Multiple night wakings- can you train yourself to sleep longer?

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For those who wake multiple times each night, sleep can be very frustrating.

The truth is we all wake up every 90-120 minutes after progressing through the five stages of sleep. Many find the transition from stage 5 (REM sleep) back to stage 1 (Theta sleep) extremely easy. Their night waking would be observed as rousing ever so slightly, rolling over and taking one deep breath before heading straight back to sleep. Many would not remember this at all the next morning and so report that they 'slept solidly from 10pm to 6am'.

However, for those who wake many times, the time between completing stage 5 and re-entering stage 1 can be lengthy... usually more than 30 minutes. Their night waking would be observed as waking up, tossing and turning in bed, going to the toilet, drinking some water and then slowly slipping back to sleep. Of course, many remember this very clearly the next morning and so report that they 'woke every two hours or so'.

Those who cannot 'link' sleep cycles quickly, will have a far shorter sleep duration even though they are going to sleep and waking up at the same time as those who have easier transitions. In an 8 hour period (for example, from 10pm until 6am), these folk may only sleep a total of 4-6 hours.

So, can you train yourself to link sleep cycles faster?

The answer is no.

Sleep cycles are not governed by conscious thoughts but are linked through a complicated series of chemical processes where various levels of hormones and neurotransmitters dip and surge in your brain and body.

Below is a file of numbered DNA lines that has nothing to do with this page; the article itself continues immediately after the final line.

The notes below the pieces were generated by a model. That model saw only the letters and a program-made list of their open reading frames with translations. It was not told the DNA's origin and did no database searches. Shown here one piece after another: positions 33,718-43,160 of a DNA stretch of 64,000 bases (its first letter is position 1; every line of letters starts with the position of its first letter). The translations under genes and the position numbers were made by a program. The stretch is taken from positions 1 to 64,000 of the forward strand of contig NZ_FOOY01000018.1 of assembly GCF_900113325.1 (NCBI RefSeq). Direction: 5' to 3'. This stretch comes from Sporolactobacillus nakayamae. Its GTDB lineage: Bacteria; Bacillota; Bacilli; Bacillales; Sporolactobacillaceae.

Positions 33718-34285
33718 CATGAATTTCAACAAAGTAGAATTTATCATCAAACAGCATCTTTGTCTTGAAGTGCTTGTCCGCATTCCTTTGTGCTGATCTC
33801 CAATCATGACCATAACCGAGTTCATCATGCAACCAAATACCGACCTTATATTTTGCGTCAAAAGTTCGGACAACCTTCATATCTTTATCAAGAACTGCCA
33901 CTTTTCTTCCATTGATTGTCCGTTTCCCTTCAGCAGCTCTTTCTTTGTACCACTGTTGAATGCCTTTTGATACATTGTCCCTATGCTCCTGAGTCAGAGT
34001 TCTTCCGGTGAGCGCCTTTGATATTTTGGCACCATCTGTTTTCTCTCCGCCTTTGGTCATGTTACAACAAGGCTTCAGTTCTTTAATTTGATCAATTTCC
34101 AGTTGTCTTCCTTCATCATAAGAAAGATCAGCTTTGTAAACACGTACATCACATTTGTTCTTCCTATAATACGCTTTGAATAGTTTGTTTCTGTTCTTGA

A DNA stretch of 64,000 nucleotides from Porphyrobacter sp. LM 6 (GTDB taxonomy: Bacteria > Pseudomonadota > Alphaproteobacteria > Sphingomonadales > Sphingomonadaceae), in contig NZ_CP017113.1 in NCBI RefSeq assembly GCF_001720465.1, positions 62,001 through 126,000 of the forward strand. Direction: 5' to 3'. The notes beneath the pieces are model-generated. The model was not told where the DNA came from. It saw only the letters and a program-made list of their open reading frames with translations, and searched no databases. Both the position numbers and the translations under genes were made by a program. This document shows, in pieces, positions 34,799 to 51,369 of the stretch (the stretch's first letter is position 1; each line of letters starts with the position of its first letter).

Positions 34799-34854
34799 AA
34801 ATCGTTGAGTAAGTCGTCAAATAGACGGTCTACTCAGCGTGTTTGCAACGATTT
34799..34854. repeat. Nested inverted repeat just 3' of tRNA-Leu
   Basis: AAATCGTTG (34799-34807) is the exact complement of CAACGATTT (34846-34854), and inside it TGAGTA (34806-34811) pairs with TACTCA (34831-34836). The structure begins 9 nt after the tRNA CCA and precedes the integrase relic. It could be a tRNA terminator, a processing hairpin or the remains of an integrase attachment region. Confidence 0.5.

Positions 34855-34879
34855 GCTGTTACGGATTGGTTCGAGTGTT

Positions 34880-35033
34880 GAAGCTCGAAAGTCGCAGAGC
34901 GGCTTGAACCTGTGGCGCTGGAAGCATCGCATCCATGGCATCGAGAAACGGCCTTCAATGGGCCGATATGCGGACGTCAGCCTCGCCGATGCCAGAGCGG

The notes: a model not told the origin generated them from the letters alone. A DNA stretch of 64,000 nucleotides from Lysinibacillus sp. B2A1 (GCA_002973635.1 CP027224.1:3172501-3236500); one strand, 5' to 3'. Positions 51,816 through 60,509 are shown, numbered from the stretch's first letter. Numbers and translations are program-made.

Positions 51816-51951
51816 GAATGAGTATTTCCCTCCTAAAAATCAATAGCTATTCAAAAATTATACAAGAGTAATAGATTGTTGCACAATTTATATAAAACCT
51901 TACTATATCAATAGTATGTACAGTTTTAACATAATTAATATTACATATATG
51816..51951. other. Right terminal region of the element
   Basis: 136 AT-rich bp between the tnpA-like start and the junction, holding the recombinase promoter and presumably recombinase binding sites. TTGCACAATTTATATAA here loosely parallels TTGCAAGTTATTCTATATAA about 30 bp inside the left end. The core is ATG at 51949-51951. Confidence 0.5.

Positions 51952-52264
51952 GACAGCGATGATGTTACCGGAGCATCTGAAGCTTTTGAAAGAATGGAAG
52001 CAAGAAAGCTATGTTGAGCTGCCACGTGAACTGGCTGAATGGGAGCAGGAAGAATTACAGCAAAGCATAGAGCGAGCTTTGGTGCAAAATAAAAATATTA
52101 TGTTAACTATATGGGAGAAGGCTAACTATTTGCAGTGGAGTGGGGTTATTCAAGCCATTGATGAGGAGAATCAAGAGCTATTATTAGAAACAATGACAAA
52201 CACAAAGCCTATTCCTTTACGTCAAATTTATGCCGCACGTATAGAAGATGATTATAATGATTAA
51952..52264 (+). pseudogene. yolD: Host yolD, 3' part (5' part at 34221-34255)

As a child, these levels change with age, that is an older child will link sleep cycles more easily than a younger child. As an adult, these levels may be out of balance due to age and lifestyle. There may be too many stress hormones in your blood stream, too little sleep hormones such as dopamine and serotonin being secreted from your brain and/or mineral deficiencies such as calcium and magnesium that are causing muscle twitches or cramping that disrupts your sleep. Your sleep may also be disrupted by your own hormonal changes (think pregnancy and menopause) or by your lifestyle choices (think drinking too much caffeine or alcohol before bed).

The key to linking sleep cycles is to work out what needs to be adjusted or supplemented. It may be a dietary change. It may be that you require more physical exercise during your day. It may be that you need to start practicing certain relaxation techniques or taking an anti-depressant.

Sleeping well is a sign that your life is in balance.

Follow the Sealy blog to find your best night sleep.

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